Lent, Michael (2011) Courting dissolution: the praxis of adumbrational space. In: Royal Geographical Society International Conference, Mobile Geographies, 31 August 2011, Imperial College London/RGS, London, UK.
|Item Type:||Conference or Workshop Item (Paper)|
5033faafd01.pdf - Whole Document
|Divisions:||College of Arts > Lincoln School of Art & Design|
|Abstract:||The geographer Yi-Fu Tuan denotes the symbiotic relationship of space/place when he explains, what begins as undifferentiated space becomes place as we get to know it better and endow it with value. In the last fifty years, artists developed a discourse of earthworks and site-based arts that have sought to transform landscape. Ultimately, I argue, this transformation of landscape may lead to a spatial disappearance into place, as when Baudrillard warns: By their exceptional faculty for knowledge, human beings, while giving meaning, value, and reality to the world, at the same time begin a process of dissolution ('to analyse' means literally 'to dissolve'). By considering Husserlian strategies of adumbrational theory, this research is an enquiry into the experience of unfamiliar spaces – those ripe with meaning. In order to uncover and produce an imagining of space, this investigation seeks to explore site without colonising, physically altering, or hastening its dissolution. Investigating momentary glimpses into space – this practice facilitates brief experience vis-à-vis journey and imagining the potential shape of site. Through durational praxis, creating video works which combine the documentation of movement through space while re-joining and altering aspects to allow viewers to imagine alternate ways in which to encounter location or indeed how site might be conceived without dissolution.|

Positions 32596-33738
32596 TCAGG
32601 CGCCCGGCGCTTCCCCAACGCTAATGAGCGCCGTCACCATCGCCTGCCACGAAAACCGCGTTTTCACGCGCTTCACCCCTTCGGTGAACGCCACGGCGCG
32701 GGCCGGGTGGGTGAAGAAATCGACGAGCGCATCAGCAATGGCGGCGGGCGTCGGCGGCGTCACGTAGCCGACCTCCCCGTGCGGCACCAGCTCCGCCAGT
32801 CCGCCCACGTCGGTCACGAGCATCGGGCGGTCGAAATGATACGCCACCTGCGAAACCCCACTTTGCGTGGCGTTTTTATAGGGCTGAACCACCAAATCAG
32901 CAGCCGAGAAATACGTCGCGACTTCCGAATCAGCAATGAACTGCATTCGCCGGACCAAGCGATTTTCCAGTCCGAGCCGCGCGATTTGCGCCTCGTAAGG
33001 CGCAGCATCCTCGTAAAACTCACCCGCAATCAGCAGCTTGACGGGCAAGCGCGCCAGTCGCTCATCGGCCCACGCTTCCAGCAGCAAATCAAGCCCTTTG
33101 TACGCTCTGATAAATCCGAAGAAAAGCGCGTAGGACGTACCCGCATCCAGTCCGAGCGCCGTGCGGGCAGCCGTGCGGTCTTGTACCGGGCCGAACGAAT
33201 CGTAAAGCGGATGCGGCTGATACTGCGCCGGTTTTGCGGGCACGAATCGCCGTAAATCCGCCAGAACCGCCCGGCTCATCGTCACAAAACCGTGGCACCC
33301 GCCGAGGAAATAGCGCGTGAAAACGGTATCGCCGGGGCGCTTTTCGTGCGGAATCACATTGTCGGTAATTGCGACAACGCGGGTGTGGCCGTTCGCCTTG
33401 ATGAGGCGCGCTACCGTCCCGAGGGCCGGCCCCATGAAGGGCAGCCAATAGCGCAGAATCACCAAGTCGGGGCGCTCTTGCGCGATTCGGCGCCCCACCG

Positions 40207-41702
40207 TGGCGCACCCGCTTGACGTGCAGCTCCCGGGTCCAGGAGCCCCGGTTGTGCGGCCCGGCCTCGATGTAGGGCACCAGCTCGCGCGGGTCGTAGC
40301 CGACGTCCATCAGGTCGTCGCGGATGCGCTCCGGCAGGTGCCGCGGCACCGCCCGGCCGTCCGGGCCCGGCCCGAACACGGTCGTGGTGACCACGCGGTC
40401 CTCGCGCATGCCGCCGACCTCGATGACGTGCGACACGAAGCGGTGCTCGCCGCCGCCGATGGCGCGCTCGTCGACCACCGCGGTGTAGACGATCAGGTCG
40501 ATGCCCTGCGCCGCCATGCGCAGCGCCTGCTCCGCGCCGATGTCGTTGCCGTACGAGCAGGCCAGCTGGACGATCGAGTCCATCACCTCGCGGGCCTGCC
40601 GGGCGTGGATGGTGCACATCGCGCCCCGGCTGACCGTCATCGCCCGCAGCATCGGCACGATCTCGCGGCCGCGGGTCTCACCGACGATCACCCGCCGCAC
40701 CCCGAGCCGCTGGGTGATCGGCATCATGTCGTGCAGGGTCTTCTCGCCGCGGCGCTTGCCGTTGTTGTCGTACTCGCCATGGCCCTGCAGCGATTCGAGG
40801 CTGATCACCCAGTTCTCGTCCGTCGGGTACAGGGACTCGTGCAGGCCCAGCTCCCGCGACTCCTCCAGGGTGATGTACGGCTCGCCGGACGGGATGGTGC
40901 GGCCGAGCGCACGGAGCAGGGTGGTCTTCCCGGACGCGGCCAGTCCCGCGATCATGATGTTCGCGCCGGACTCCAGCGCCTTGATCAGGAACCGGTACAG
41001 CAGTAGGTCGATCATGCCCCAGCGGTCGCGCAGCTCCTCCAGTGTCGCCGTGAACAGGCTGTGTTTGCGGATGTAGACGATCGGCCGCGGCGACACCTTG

|Date Deposited:||03 Mar 2012 15:46|
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